The first hybrid from a major manufacturer was the Toyota Motor Co.'s Prius, introduced in Japan in 1997. It has a fuel economy of 4.5 liters per 100 kilometers (52 miles per gallon). Toyota began producing the Prius in a conservative run of 2000 units, and was surprised when demand for the vehicle easily outstripped its availability. By 2002, annual sales of the Prius reached 12 000 cars worldwide. The company expects to sell 17 000 in 2003, a spokesman said.

Overall, by this past August, Toyota had sold more than 100 000 hybrids worldwide, including the Crown luxury sedan and Estima minivan sold only in Japan. Though still a minuscule portion of the global car market—nearly 17 million vehicles are likely to be sold or leased in the United States this year alone—Toyota's figures dwarf those of pure EVs.

The other hybrid that has been around for several years is Honda Motor Co.'s Insight, a cozy two-seater. It has the best fuel economy of all: 3.5 L/100 km, or 68 mpg. Honda has also added a hybrid version of the company's four-passenger Civic, which became available in the United States for the first time last year.

Regular or mild

The world of hybrids became bigger and more interesting in August 2001, when Toyota introduced a so-called mild hybrid version of the Crown luxury sedan. Others, such as GM and DaimlerChrysler AG, are following suit, debuting mild-hybrid versions of pickups such as the GMC Sierra and Dodge Ram in 2004.

Mild hybrids offer slightly better fuel economy than conventional autos (on the order of 5-15 percent), but cost much less to produce than regular hybrids. Although regular hybrids can improve fuel economy by up to 400 percent, that advantage comes at a cost: with its dual power plants, Toyota's Prius is said to cost far more to make than its $19 995 sticker price. (A Toyota spokesman declined to comment on the Prius's production cost or to say whether the carmaker is turning a profit on the vehicle.)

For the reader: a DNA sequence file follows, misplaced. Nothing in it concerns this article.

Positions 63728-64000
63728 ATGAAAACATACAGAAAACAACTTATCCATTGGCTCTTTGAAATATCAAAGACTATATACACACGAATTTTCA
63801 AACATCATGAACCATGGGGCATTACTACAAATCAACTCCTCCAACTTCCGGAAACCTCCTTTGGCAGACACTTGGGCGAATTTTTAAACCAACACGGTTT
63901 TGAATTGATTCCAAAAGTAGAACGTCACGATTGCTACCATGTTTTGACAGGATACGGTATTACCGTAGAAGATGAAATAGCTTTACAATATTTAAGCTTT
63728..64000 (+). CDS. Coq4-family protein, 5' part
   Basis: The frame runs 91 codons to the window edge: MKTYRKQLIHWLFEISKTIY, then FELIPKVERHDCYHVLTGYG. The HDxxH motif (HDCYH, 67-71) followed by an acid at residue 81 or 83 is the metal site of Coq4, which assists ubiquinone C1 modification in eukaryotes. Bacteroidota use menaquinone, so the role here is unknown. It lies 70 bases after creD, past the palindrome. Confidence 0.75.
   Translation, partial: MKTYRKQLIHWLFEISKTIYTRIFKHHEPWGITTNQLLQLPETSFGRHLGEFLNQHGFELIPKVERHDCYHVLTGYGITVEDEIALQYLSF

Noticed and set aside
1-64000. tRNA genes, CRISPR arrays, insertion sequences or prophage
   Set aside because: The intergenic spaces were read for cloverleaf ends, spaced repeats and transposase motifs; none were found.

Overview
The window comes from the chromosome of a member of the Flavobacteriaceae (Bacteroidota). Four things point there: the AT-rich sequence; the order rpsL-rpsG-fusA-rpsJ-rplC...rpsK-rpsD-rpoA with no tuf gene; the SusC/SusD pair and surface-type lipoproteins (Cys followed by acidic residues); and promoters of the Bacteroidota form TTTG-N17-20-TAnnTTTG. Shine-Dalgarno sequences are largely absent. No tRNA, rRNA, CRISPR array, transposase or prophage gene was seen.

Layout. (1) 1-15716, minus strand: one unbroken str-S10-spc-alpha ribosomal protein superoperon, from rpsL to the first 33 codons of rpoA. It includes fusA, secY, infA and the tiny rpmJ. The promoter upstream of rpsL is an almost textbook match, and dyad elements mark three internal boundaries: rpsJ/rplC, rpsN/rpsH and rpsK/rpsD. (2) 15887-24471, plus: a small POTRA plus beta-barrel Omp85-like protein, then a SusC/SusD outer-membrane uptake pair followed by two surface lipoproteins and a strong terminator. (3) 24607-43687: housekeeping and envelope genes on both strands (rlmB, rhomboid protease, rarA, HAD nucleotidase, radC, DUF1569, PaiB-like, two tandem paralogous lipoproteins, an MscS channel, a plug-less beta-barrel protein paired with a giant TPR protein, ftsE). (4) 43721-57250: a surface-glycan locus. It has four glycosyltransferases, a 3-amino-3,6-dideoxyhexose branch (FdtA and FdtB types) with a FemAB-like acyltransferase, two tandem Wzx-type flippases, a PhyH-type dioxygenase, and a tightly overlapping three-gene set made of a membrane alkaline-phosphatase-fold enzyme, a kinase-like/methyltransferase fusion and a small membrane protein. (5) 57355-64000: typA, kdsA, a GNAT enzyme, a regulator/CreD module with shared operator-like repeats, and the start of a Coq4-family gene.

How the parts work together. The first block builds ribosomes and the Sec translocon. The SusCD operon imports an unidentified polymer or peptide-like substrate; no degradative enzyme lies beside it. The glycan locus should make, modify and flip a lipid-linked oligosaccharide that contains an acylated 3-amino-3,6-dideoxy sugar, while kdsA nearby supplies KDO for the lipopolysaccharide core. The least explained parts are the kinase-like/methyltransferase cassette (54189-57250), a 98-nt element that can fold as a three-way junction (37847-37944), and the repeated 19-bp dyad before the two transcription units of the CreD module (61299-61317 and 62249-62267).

A mild hybrid makes do with a beefed-up starter-generator and a 42-V electrical system. The starter-generator cannot actually move the car, but it can assist propulsion and recover energy through regenerative braking. For example, it allows the vehicle's engine to be shut off when the car is stopped at a traffic light, and provides an initial burst of propulsion when the driver depresses the accelerator pedal. Shutting off the engine when the car is not moving saves fuel and cuts down on emissions.

It's the taxes!

For clues to making hybrids more attractive to car buyers, look to Japan, where the price of gasoline is four times higher than in the United States. In addition, taxes are assessed based on the weight of the vehicle, and tax breaks, including a 2.7 percent reduction on the sales tax if the car qualifies as a low-emissions vehicle, are offered. If it is a hybrid, an additional 2.2 percent is knocked off this tax.

Granted, there has been incremental adoption of tax incentives in the United States, such as a one-time, $2000 federal tax deduction for hybrid car buyers, plus state incentives like New York's recently announced $2000 tax credit, and various incentives offered by regional agencies in California. But the government has mainly focused its attention on—and loosened its purse strings for—pure EVs. A $4000 federal tax credit on EVs, for instance, does not apply to hybrids.

The failure of EVs proves that fuel efficiency is not enough to woo consumers when fuel prices are low, and that we won't ever part with the amenities and performance that have fed our continuing love affair with conventional cars. But as many automakers make plans to introduce 42-V electrical systems on many of their models, mild hybrids, followed by full hybrids, will be a logical evolution. A study by the Freedonia Group (Cleveland, Ohio), a market research firm, predicts that once other carmakers begin ramping up HEV production, there could be as many as three million hybrids of all types on the world's roads by 2010. Hybrids could have a good shot at satisfying our intellects as well as our passions.

To Probe Further

For an excellent explanation of how mild hybrid electric vehicles work, see http://www.sae.org/42volt/toyota.pdf